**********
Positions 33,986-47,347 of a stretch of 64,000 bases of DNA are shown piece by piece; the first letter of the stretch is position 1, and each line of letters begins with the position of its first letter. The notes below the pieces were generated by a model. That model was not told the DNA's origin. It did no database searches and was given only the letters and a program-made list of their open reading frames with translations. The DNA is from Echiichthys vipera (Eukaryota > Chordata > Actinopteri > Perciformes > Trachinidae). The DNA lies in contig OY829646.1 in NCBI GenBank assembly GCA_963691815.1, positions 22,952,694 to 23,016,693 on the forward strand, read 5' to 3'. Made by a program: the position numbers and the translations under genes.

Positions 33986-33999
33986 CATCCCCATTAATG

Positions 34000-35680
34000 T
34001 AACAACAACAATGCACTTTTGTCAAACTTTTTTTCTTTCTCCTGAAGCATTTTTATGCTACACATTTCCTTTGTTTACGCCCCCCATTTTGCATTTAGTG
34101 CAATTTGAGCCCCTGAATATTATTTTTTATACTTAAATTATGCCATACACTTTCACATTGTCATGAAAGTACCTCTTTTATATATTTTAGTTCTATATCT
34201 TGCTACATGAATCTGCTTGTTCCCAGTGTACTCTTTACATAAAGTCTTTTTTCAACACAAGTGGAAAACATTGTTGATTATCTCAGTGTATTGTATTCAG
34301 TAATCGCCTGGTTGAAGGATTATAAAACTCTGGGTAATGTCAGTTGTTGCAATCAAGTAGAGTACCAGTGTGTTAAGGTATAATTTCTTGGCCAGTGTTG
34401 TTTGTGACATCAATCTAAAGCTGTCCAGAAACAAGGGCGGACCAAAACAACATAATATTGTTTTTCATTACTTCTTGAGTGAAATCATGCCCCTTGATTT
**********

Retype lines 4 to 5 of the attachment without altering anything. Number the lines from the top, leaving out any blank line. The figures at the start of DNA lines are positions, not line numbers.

Positions 34000-35680
34000 T